Homemade toothpaste is a great alternative to store bought versions. It’s cheap, effective and most importantly it’s safe.
Safety of toothpaste started to matter for me the most when my older kid started to brush his teeth. As kids are tend to swallow some, if not all, toothpaste while using it.
Do I want my kid ingest conventional toothpaste, especially one with fluoride? Definitely, NO!!!
On regard of fluoride in toothpaste, I’m not against it per se. There is study based evidence about its protection against cavities and a decrease in tooth sensitivity, when applied topically. But I totally oppose water fluoridation and swallowing of any kind of fluoride.
That’s why I have reverse osmosis filter in my kitchen (to remove fluoride from water) and homemade toothpaste in the bathroom.
However, list of inedible ingredients are not limited to fluoride only, so I don’t feel comfortable about my kids swallow them during their dental routing.
You can buy edible kids toothpastes, but they’re relatively hard to find, pricy and don’t give you any advantages compared to homemade versions. And don’t be fooled by conventional toothpastes, which marketed for kids. The only differences between those and adult ones are tubes with cartoon character and candy taste.
Hopefully, by now you convinced that homemade toothpaste is worth to try. So here’s what you need for making one.
(Makes 2.5 oz of toothpaste)
- 4 Tb. sp. Calcium carbonate
- 2 Tb. sp. Baking Soda
- 3 Tb. sp. Extra Virgin Coconut Oil
- 2 packet Stevia or 1 t. sp. Xylitol (both optional)
- 20-40 drops Therapeutic grade essential oils
- 1 t. sp. Almond (or other liquid oil; this especially important for toothpaste you use during winter months as coconut oil is too solid at 68-70F making it hard to get on the toothbrush)
- Mix all dry components together
- Mix in coconut oil. If it’s too hard you can melt oil before adding to dry ingredients
- Add essential oils
- Transfer to storage container of your choice. Empty cream jars and baby food jars are good choices for storing toothpaste. When brushing your teeth, dip your toothbrush in the jar or use an ice cream stick to put some of your toothpaste. If you prefer the first method, be mindful about hygiene, it’s better that each member of your family had his own jar.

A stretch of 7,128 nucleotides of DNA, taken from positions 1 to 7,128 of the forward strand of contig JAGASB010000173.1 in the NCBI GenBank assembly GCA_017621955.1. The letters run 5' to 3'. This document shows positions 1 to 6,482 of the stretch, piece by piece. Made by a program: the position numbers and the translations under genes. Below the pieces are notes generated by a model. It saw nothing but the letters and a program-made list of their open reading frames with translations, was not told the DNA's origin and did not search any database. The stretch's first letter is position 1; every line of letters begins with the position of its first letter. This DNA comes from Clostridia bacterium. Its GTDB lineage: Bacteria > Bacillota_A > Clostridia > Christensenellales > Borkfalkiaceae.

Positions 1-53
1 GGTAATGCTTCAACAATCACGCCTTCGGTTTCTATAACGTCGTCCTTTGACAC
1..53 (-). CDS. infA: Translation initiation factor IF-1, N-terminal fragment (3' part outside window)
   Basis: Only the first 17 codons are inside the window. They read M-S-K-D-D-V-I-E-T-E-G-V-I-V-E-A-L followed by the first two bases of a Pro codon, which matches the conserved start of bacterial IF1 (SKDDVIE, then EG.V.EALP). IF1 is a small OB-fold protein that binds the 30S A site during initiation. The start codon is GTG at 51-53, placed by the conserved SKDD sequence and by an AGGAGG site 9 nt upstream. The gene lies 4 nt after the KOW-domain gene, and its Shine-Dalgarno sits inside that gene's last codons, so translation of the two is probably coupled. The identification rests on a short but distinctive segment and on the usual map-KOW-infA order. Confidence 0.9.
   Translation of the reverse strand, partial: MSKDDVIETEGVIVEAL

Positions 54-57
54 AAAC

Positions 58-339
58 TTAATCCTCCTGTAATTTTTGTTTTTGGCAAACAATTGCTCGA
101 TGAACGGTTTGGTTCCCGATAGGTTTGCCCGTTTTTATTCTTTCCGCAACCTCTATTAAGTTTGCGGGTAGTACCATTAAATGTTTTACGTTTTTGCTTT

N.b. This toothpaste formulation works the best for me and my family. It’s possible that you will want to adjust this recipe to meet your needs. For example, I like to use a lot of baking soda as it gives me a sense of freshness for longer periods of time and my kid doesn’t mind it. But some of you can dislike the taste, so reduce the amount you use in the recipe. Same about coconut oil; more you will add softer the texture will be, so find your perfect spot.
In order for you to understand why I use these ingredients in my homemade toothpaste, let’s discuss each of them:
Calcium carbonate – we have huge deposits of calcium carbonates on Earth, most of them are from shells of sea creatures. It’s the same type of Calcium, that used as antacid and as Calcium supplement. It’s totally safe and makes a nice base for toothpaste. Most commercial toothpastes contain Calcium carbonate as the base too.
Baking Soda – helps to whitening your teeth and to keep germs’ growth in your mouth under check by normalizing pH balance.
Extra Virgin Coconut Oil – helps to soften texture of toothpaste, so it’s not very abrasive. In commercial toothpaste glycerin is often used for this purpose. But many dental health advocates are against use of glycerin as it can form a film on your teeth, which interfere with natural re-mineralization of them. Plus virgin coconut oil has antibacterial properties so it also helps to control a bacterial growth in your mouth.
Stevia and Xylitol – added solemnly for taste purposes, and are totally optional.
Essential Oils – I highly recommend using therapeutic grade essential oils, as they are free of fillers and 100% pure. Good choices are Mint, Fennel, Cinnamon, Lemon, Lavender and other essential oils derived from plants which are used in food. Some oils with antibacterial properties like oregano and tea tree oils are also excellent for this recipe.
Bottom line: After you try this recipe, you will never go back to conventional toothpastes.
And what kind of toothpaste do you use, have you ever tries to make your own? Share below…